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Thursday, August 23, 2012

Free exercise of religion, cultural relativism, principled distinctions, and foreskins

This report troubles me (link in original; hat-tip Althouse):

A German rabbi is facing charges for performing a circumcision, less than two months after a Cologne court outraged Jews and Muslims by outlawing the procedure.

Rabbi David Goldberg has become the first rabbi to face possible legal action for performing the ritual after an unidentified doctor filed a criminal complaint against the spiritual leader, alleging "bodily harm" to the child involved, the Times of Israel reported.

The German equivalent to our Constitution and Bill of Rights — their "Basic Law" — contains sweeping language based upon, and apparently equivalent to, the Free Exercise Clause of our own revered First Amendment. Will it be interpreted to give Rabbi Goldberg a defense? And if not, how much more are we bothered by that specifically because this is happening in Germany?

A Jewish circumcision ceremony in San Francisco (photo credit Noah Berger/Associated Press)

Because I've been to law school, however, I have voices in my head which insist on complicating this issue even further. "What about so-called 'female circumcision' as practiced in some cultures? If the Free Exercise Clause, or its German counterpart, prevents the state from prosecuting Rabbi Goldberg for performing male circumcision, would it not also protect those engaging in 'female circumcision'?"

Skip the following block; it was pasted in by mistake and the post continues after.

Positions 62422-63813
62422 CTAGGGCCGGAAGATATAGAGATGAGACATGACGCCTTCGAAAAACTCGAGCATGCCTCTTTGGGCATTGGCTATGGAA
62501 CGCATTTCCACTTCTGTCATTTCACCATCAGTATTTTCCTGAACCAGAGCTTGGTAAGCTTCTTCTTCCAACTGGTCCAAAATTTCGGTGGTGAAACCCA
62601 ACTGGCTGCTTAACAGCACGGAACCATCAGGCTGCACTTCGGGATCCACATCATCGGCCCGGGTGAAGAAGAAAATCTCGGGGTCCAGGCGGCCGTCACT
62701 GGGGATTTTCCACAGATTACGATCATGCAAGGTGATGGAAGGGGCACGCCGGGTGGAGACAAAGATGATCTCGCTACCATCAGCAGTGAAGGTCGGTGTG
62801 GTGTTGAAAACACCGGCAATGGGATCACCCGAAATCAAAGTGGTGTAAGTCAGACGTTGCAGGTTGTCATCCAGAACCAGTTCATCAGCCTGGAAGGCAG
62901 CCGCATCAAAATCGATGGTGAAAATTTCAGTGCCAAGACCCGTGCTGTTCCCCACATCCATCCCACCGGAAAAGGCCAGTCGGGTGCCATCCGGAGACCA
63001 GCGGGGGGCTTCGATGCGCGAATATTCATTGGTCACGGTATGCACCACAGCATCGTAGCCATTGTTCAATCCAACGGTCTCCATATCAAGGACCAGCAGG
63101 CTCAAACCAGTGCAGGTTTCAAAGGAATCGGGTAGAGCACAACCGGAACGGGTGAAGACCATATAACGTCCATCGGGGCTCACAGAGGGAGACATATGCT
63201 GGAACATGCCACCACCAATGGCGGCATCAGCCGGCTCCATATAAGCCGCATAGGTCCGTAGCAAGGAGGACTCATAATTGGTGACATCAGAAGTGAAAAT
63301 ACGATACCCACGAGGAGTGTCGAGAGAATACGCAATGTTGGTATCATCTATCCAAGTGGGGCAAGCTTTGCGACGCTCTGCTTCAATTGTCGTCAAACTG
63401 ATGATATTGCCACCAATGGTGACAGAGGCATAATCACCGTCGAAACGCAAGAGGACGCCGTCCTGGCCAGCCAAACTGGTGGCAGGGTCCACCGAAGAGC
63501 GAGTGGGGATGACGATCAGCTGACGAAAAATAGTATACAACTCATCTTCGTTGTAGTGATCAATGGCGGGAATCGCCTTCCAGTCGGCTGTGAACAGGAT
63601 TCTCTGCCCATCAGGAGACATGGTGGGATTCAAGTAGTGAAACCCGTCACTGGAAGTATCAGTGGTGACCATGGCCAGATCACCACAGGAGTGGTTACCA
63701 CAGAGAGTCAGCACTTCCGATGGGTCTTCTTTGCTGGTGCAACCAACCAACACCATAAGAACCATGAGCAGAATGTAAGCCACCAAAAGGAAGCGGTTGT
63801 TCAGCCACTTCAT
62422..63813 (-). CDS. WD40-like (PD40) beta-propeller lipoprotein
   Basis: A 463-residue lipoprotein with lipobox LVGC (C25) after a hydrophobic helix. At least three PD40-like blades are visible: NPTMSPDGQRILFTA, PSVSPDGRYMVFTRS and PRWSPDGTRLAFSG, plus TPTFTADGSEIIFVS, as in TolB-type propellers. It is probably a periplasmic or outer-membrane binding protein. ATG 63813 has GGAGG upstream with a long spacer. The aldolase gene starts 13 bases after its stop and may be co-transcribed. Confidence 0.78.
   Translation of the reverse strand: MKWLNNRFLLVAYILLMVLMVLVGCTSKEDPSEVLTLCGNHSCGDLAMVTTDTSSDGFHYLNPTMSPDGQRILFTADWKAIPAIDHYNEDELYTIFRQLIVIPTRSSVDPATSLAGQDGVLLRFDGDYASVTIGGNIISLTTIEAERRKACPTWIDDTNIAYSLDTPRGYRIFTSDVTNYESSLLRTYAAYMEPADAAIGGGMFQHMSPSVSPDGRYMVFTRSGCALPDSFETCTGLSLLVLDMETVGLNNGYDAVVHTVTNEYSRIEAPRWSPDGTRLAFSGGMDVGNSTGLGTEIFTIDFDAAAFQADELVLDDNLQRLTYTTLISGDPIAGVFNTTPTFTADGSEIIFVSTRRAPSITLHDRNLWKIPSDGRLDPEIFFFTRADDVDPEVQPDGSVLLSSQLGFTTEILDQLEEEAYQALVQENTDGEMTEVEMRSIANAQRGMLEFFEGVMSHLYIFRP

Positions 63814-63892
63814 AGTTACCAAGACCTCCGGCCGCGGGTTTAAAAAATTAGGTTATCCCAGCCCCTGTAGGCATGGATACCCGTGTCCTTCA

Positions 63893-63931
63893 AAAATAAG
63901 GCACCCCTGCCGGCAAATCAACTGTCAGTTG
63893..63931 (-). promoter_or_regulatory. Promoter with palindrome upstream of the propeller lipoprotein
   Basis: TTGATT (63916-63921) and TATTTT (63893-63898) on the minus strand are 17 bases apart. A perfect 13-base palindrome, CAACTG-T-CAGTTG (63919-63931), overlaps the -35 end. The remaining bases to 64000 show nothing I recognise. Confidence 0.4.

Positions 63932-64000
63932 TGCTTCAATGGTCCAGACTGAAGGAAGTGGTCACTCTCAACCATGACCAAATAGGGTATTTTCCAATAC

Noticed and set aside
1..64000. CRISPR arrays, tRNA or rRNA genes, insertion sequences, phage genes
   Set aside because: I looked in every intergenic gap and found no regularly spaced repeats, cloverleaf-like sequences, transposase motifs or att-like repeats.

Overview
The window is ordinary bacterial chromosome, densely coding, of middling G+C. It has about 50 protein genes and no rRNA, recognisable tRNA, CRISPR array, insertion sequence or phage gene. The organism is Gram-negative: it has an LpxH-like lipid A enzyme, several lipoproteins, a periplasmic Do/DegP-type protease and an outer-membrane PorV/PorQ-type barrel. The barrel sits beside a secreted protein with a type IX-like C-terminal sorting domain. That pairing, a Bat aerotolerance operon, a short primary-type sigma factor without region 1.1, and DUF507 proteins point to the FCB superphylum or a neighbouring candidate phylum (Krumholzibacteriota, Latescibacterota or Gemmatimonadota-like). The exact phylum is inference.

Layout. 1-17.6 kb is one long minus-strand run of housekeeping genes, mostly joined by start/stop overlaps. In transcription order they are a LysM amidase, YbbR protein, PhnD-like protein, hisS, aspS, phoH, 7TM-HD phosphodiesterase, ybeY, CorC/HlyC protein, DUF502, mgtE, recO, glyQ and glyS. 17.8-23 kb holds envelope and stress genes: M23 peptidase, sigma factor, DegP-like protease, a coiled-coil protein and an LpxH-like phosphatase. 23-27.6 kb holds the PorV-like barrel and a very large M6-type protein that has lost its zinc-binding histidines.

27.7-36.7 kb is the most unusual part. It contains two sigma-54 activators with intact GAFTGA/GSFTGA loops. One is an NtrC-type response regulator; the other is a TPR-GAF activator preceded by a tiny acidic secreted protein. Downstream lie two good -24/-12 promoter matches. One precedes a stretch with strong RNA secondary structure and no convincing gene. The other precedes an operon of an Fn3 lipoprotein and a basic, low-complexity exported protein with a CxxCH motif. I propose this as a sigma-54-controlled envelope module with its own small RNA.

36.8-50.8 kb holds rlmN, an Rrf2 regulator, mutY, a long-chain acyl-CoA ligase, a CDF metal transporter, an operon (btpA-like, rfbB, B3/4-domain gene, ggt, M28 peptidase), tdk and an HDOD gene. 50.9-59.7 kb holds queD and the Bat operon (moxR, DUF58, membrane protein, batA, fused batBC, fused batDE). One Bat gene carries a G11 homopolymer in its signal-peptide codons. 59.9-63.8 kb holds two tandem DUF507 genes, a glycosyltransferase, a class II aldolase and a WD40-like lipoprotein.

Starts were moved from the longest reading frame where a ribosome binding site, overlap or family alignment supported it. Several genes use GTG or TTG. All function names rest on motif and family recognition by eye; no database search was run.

"But," my pre-law school ethical self retorts, "what they call 'female circumcision' is really just genital mutilation. It's not comparable."

"Po-TAY-to, po-TAH-to, Beldar," replies my inner law professor. "So say concerned citizens of San Francisco about male circumcision. Can these enlightened people from the City by the Bay be wrong?"

Heavens forfend!

But if I can't eliminate those voices, I can at least hush them for a while: "Enough of the false equivalencies! I am comfortable that I can draw a principled distinction between these two things. I am confident that I am not guilty of hypocrisy in holding one to be a constitutionally protected liberty, and the other a barbaric and cruel practice inflicted to subordinate one gender to the other."

"Sez you," say the voices.

"Yes," I mutter to myself, "sez me, exactly. Yes, there are indeed cultures which promote genital mutilation of children. But mine doesn't, and shouldn't, and in my confident if ultimately somewhat subjective judgment, my culture is, as a consequence of that, better than it otherwise would be. Sez me."

Posted by Beldar at 07:59 PM in Current Affairs, Ethics, History, Law (2012), Religion | Permalink

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